Nepal approves contentious U.S. aid grant despite protests

Nepalese police with batons charge at a protester.
Nepalese police with batons charge at a protester opposing a proposed U.S. $500-million grant for Nepal outside Parliament in Kathmandu, Nepal, on Sunday. The U.S. gift is opposed mostly by Communist parties in Nepal. The money is meant for the construction of power transmission lines and improvement of roads.
(Niranjan Shrestha / Associated Press)

Nepal’s Parliament on Sunday approved a contentious half-billion-dollar aid grant from the United States despite protests inside the legislature and on the streets.

The government was able to convince enough lawmakers to approve the proposal following a brief debate. Parliament Speaker Agni Prasad Sapkota announced there was support of a majority of members through a voice vote.

Opposition to the aid package, which was initially sought by Nepal, comes mainly from Communist parties, two of which are part of the coalition government.


For several days, protesters have violently clashed with police.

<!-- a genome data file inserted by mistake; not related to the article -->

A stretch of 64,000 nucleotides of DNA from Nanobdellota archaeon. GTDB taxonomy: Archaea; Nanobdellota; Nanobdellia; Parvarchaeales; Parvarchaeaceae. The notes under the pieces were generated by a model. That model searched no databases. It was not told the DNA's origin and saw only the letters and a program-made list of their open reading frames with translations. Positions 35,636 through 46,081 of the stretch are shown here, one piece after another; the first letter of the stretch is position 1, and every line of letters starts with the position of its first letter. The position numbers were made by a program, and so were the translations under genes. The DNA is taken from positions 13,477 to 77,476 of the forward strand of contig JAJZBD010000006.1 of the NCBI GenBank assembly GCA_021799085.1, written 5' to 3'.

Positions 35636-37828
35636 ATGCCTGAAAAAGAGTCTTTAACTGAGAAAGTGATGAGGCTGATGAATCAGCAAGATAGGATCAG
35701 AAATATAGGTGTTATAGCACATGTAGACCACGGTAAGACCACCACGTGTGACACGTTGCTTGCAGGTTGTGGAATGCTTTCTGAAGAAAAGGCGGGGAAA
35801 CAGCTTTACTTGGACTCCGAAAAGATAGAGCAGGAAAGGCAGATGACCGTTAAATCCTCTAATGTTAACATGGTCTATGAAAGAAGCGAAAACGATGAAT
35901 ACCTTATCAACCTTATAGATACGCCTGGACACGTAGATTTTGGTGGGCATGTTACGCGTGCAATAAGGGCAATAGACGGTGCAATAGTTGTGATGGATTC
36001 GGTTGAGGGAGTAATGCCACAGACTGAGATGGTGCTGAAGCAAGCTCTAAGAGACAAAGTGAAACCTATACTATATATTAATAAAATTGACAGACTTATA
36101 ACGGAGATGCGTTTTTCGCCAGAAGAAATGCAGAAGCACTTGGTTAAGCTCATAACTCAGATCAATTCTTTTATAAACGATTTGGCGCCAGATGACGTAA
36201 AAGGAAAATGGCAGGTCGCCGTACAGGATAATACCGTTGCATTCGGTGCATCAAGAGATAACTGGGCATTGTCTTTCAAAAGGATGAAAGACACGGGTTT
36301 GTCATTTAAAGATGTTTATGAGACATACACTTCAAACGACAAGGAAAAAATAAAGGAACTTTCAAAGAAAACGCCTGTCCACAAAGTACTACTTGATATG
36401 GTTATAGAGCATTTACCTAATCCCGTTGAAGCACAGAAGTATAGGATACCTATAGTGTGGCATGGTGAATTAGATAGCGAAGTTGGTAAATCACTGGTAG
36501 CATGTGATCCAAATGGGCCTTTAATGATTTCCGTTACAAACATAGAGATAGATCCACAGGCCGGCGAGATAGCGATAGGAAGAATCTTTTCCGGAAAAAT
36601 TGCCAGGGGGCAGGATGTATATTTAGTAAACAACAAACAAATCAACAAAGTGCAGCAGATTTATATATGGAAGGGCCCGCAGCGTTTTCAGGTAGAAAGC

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On Sunday, demonstrators chanted slogans, pelted police with stones and pushed barbed wire and metal barricades that were blocking the streets leading to Parliament. Riot police responded with tear gas and water cannons and beat protesters with bamboo batons.

Protesters claim conditions in the grant agreement will prevail over Nepal’s laws and threaten the country’s sovereignty. They say it’s part of Washington’s Indo-Pacific strategy, which has military components that could bring American soldiers to Nepal.

U.S. officials have spoken to Nepalese leaders to assure them that the grant concerns only Nepal’s development. The money is meant to be used for the construction of power transmission lines and improvement of roads in the Himalayan nation.